Soccer stadium opponents, backers rally public ahead of key vote

Ownership group says site could produce $44 million in taxes

By Tim Swift - Digital Editor

MIAMI - The public push is underway ahead of a city commission vote Thursday for David Beckham’s plan to develop a Major League Soccer stadium on the site of Miami’s Melreese Country Club.

"Join me at commission on the 12th. We need your support and voices to be heard," Beckham said Tuesday on Instagram. "Say 'Yes' to football in Miami."

Jorge Mas, who leads the team's ownership group, sat down with Local 10's Michael Putney Tuesday to talk about the benefits of Miami Freedom Park, which includes plans for offices, an entertainment complex and public green spaces.

"When we look at Melreese, it gives us an opportunity to number one activate a park, because a golf course is not a park," Mas said.

Mas has high hopes for the mixed-use project and stressed that the project, unlike other stadium pitches, actually benefits city taxpayers

"I want our residents to know it’s about a billion dollar investment," Mas said.

On Monday, Emilio Gonzalez, Miami’s city manager, said the complex would produce $44 million in tax revenues. Those number are not city's analysis, but those figures were given to Gonzalez by Mas.

The team’s analysts said they “have yet to subject the numbers to an independent market analysis.”

At the golf course, they are gathering crowds to appeal to the commission Thursday about the programs and camps that serve thousands of young people. Mas told Putney that the Miami Freedom would make it so the youth golf programs could continue.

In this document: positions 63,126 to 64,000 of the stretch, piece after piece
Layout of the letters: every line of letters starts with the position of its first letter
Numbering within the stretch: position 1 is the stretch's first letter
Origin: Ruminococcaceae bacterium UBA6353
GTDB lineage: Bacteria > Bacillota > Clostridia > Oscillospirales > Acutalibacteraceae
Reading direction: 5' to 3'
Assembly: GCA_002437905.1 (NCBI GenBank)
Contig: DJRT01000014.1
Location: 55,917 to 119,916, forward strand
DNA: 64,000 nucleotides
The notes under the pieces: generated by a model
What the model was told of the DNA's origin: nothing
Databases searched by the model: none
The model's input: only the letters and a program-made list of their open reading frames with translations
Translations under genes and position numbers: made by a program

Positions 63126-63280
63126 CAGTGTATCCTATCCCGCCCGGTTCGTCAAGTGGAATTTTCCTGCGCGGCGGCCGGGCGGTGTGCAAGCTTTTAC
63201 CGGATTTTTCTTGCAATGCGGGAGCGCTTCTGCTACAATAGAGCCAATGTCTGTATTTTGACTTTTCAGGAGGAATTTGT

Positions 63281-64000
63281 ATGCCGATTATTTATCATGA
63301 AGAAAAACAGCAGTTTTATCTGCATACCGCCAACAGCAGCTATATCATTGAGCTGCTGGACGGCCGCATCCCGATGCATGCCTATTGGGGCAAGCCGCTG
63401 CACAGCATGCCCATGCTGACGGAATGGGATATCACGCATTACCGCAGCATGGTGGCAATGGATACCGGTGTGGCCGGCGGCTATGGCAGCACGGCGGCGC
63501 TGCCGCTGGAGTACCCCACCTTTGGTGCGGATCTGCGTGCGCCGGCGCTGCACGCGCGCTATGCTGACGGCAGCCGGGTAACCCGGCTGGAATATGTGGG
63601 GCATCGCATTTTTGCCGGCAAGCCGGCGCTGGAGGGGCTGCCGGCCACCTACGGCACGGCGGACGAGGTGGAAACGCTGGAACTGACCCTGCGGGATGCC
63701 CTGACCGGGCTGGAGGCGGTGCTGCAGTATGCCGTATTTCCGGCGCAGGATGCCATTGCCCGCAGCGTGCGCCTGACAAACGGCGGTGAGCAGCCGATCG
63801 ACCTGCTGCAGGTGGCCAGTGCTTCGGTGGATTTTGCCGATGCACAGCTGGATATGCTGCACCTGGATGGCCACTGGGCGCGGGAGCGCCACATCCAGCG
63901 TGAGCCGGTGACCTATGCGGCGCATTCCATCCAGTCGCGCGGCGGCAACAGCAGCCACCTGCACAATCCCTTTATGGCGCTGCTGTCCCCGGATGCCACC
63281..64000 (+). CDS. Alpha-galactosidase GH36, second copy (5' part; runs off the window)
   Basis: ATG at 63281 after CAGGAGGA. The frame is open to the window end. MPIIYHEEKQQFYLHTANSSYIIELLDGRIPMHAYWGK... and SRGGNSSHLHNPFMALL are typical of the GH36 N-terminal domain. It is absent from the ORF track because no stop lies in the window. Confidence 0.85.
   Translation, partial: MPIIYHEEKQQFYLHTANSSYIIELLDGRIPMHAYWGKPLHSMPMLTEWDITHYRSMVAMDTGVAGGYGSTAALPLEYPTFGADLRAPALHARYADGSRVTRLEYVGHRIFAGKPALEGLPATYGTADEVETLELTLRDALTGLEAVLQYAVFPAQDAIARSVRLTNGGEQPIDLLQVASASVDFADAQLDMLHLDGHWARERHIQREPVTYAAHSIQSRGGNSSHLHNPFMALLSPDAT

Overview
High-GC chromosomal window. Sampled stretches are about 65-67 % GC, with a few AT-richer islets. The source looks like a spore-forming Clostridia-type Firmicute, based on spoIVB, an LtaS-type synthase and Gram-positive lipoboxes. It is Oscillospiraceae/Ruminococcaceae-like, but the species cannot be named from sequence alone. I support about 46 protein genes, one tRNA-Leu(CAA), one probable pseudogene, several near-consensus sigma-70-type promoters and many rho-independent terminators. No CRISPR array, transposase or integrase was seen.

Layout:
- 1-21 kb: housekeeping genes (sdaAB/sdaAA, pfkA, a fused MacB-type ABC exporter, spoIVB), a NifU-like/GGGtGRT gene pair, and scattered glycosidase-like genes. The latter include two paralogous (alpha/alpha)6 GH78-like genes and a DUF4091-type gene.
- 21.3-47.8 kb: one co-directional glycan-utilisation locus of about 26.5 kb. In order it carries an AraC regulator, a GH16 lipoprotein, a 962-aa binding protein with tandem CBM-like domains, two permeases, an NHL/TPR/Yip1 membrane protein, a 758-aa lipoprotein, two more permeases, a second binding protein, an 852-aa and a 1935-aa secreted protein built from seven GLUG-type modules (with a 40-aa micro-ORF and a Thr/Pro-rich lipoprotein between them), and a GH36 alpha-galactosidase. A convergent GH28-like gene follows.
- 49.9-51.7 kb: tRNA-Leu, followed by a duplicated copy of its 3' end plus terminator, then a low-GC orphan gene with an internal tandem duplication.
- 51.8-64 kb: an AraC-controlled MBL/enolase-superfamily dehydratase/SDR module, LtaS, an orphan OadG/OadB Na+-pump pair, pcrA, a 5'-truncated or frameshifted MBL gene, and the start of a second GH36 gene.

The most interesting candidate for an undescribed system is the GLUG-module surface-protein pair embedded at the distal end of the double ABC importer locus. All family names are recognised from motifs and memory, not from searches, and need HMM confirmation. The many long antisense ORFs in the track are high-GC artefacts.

The commission vote will be close. Commissioners Keon Hardemon and Joe Carollo reportedly are leaning in favor of the project while Commissioners Manolo Reyes and Willy Gort are opposed. Commissioner Ken Russell, who hasn't publicly weighed in on the project, appears to be the deciding vote.  

Gonzalez and Miami’s new mayor, Francis Suarez, and have eyed Mel Reese for development and offered Team Beckham the public land lease.

But the roster of movers and shakers involved in the course and foundational programs insist parks shouldn't be about profit.

Former Miami Heat star Ray Allen posted on social media about Mel Reese’s programs for children.

"If you're familiar with Miami at all, there aren't too many public courses for our kids to play," he wrote on Instagram. "There will be a town hall meeting on whether or not this stadium should be built. Whatever you choose, now is the time to speak up!"

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